The first is the option to call the bond early, generally at its face value, during any of the call windows (annual or shorter) established from year five after issuance. The issuer’s decision as to whether or not to call the bonds will depend on market conditions, as the banks typically call their CoCos in the event they can place new securities on the market at more attractive terms than the CoCos to be redeemed. This option therefore implies market risk for the investor, a risk that encompasses generic factors (rates, market sentiment, etc.), as well as entity-specific risks (risk premium, capital adequacy, etc.).

The second option extended by a CoCo investor is the option to write down or convert its bonds into ordinary shares in the event of activation of any of the quantitative or qualitative triggers. This second option (a put bought by the issuer) clearly implies tail risk for the investor with low probability of materialisation but highly adverse implications, as the CoCo holder would very likely stand to lose its entire investment in that event.

The existence of both options (and very particularly the second one), coupled with the bonds’ high coupons, makes CoCos extraordinarily asymmetric in terms of investor return scenarios. In normal conditions, they will generate a very handsome return, albeit during an uncertain length of time on account of the issuer’s call options and the possibility of triggering limits on coupon payments (the so-called maximum distributable amount, or MDA). Uncertain above all due to the residual risk of occurrence of a trigger event and the loss of virtually the entire investment.

That significant asymmetry (high coupon under normal circumstances but scope for total write-down in the event of adverse developments), coupled with the intrinsic complexity of their hallmark optionality, is what has characterised CoCos as complex products, not appropriate for retail investors, from the outset.

While the existence of the two options already made CoCos a complex security, the decision by the Swiss authorities injected additional complexity and uncertainty around the product associated with the interpretation (somewhat discretionary and different from one jurisdiction to another) of activation of the principal write-down clause before a shareholder bail-in.

While the existence of the two options already made CoCos a complex security, the decision by the Swiss authorities injected additional complexity and uncertainty around the product associated with the interpretation (somewhat discretionary and different from one jurisdiction to another) of activation of the principal write-down clause before a shareholder bail-in.

The Credit Suisse event happened during the weekend of 19 March. The price of the troubled bank’s AT1s had already been hit particularly hard during the previous fortnight as a result of the regional banking crisis in the US, unleashed by the failure of Silicon Valley Bank. Despite having corrected by 10% before the Swiss regulator took its decision regarding Credit Suisse, the announcement prompted the CoCo market to shed another 8%, for a cumulative correction of over 17% in just two weeks.

Although AT1s had always proven volatile during episodes of risk aversion, this situation was very different, with some observers making apocalyptic predictions that the SNB’s decision would spell the end of the market for CoCos.

Recovery from the stigma: Contributing factors
In contrast to those dire warnings, CoCos have since staged a gradual yet intense recovery, punctuated by a year-end rally (when all risk asset classes performed exceptionally well), with the credit spread between CoCo and tier 2 instruments returning to pre-March crisis levels and, in terms of prices, to just 3% below that threshold (a gap that is attributable to the increase in risk-free rates).

Several factors have contributed to the gradual recovery in CoCos, enabling this asset class to shake off the stigma generated in March:

Firstly, following the decision by the Swiss authorities (SNB), both the ECB and the Bank of England issued releases suggesting that AT1 holders should only absorb losses after shareholders have lost their entire investment. That was a statement of intent: the regulators realised that for the instrument to survive, the SNB’s decision could not be seen by investors as standard practice.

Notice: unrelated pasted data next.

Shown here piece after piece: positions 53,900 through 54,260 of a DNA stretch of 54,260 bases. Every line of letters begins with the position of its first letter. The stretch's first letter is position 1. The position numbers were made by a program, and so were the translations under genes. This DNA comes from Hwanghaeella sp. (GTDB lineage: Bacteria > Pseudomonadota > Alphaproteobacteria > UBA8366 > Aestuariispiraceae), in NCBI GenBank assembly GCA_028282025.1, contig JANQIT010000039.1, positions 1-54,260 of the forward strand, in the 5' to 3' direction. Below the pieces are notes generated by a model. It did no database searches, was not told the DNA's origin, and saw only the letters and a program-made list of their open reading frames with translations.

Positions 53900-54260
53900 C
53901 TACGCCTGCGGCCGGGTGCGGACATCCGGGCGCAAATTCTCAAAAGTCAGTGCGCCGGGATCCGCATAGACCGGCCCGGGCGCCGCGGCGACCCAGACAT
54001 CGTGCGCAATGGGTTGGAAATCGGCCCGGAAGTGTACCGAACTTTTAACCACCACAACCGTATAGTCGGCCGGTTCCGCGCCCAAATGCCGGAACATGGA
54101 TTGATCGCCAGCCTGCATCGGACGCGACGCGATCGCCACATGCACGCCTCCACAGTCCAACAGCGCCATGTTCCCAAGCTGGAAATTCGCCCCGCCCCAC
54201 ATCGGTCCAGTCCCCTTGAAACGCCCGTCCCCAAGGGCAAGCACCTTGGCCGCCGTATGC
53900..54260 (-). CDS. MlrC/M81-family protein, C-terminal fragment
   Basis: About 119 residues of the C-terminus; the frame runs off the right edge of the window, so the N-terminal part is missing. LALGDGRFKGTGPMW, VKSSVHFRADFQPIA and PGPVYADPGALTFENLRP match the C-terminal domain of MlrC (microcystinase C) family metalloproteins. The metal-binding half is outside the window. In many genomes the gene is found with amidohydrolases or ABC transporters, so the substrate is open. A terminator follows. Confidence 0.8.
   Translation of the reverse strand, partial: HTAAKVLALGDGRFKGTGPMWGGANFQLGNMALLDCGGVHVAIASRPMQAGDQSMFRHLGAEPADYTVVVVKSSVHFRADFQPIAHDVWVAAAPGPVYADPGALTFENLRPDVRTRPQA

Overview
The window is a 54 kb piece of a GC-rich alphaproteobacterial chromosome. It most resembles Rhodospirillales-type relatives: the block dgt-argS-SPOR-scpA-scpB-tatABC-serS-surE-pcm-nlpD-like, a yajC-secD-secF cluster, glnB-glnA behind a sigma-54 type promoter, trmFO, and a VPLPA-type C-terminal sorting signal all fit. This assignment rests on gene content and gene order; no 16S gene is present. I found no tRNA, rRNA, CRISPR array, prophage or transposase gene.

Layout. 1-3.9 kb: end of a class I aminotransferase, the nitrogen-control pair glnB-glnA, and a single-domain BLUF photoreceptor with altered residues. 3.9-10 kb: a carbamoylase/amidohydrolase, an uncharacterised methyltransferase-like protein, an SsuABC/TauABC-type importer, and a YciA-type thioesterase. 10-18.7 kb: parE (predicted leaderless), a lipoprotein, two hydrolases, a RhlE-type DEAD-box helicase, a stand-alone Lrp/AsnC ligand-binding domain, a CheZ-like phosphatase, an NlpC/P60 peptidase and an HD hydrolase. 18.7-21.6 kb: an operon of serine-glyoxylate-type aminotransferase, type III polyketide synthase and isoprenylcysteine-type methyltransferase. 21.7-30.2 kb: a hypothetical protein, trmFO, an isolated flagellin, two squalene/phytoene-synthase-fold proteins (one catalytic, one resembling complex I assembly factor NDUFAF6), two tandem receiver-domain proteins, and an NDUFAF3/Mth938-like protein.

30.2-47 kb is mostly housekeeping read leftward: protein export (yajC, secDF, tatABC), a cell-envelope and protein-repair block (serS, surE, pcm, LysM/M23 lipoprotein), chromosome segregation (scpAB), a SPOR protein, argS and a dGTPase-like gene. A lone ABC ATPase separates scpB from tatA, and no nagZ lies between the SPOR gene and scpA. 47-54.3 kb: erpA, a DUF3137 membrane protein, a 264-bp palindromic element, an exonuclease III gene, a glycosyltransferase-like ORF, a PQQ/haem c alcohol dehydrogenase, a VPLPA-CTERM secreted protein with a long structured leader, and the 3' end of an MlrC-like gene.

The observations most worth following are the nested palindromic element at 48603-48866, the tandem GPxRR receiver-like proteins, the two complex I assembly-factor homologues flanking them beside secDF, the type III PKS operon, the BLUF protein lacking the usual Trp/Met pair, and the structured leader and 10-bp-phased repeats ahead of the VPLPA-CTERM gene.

In parallel to the support received from the supervisory authorities in other European jurisdictions (ECB and BoE), it was vital for the market to witness all entities with call windows looming in the following quarters being able to exercise those options. Expectations were exceeded in that respect. While the market believed that some of the bigger banks with stronger credit ratings would be able to exercise their call options, there were considerable doubts about the less creditworthy entities’ ability to do so. However, virtually all the banks have since exercised their call options, sending investors a very positive message in the process. By doing so, the banks exhibited their commitment to bowing to market discipline: to exercise their call options they had to issue new CoCos. As a result, market supply did not shrink. What the banks did do was to subject themselves to market scrutiny by accepting the terms of new issues rather than clinging to their existing deals. Moreover, to call their CoCos, the issuers had to first get authorisation from the supervisor, providing a further confidence boost.
The above developments are intrinsically tied to the momentum observed in the primary market. While that market initially closed to new issues as it awaited a reduction in credit spreads and recovery in confidence, it was not too long before it reopened. The first issues took place in June, when BBVA and the Bank of Cyprus tapped the CoCo market. The Bank of Cyprus issue was particularly surprising as it signalled market appetite for issuers with very diverse credit risk profiles. Demand was very strong for those first issues, a trend that continued throughout the second half of 2023. One of the highest-profile issues was that of UBS, which, despite the events earlier in the year, issued 3.5 billion dollars of CoCos that were 10 times oversubscribed in November (Demand: 36 billion dollars).

Lastly, it is clear that the improvement in the banks’ fundamentals, marked by extraordinary profit growth, has helped matters. Indeed, that has had two important consequences: (i) virtually all of the issues reaching the market since March correspond to the refinancing of called issues (i.e., scant net new issuance); and, (ii) some CoCos have been cancelled without replacement, as the banks have been able to meet their capital requirements via organic capital generation.

In short, the recovery in the AT1 market is very good news for the banking sector. CoCos have been a crucial tool in bank recapitalisation, especially at times when raising capital by issuing shares would have implied hefty shareholder dilution, further undermining the banks’ share price performance. As a result, this instrument should continue to give the banks flexibility when planning their capital strategies.
COELHO, R., TANEJA, J. and URBASKI, R. (2023). Upside down: when AT1 instruments absorb losses before equity. BIS-FIS Working paper, September 2023.

EUROPEAN BANKING AUTHORITY (EBA). (2023). European Banking Authority Risk Assessment Report. December 2023.

PEROSSI, E. (2023). The Swiss authorities enforced a legitimate going concern conversion. CEPR/VOXEU columns, March 2023.
Ángel Berges and Salvador Jiménez. Afi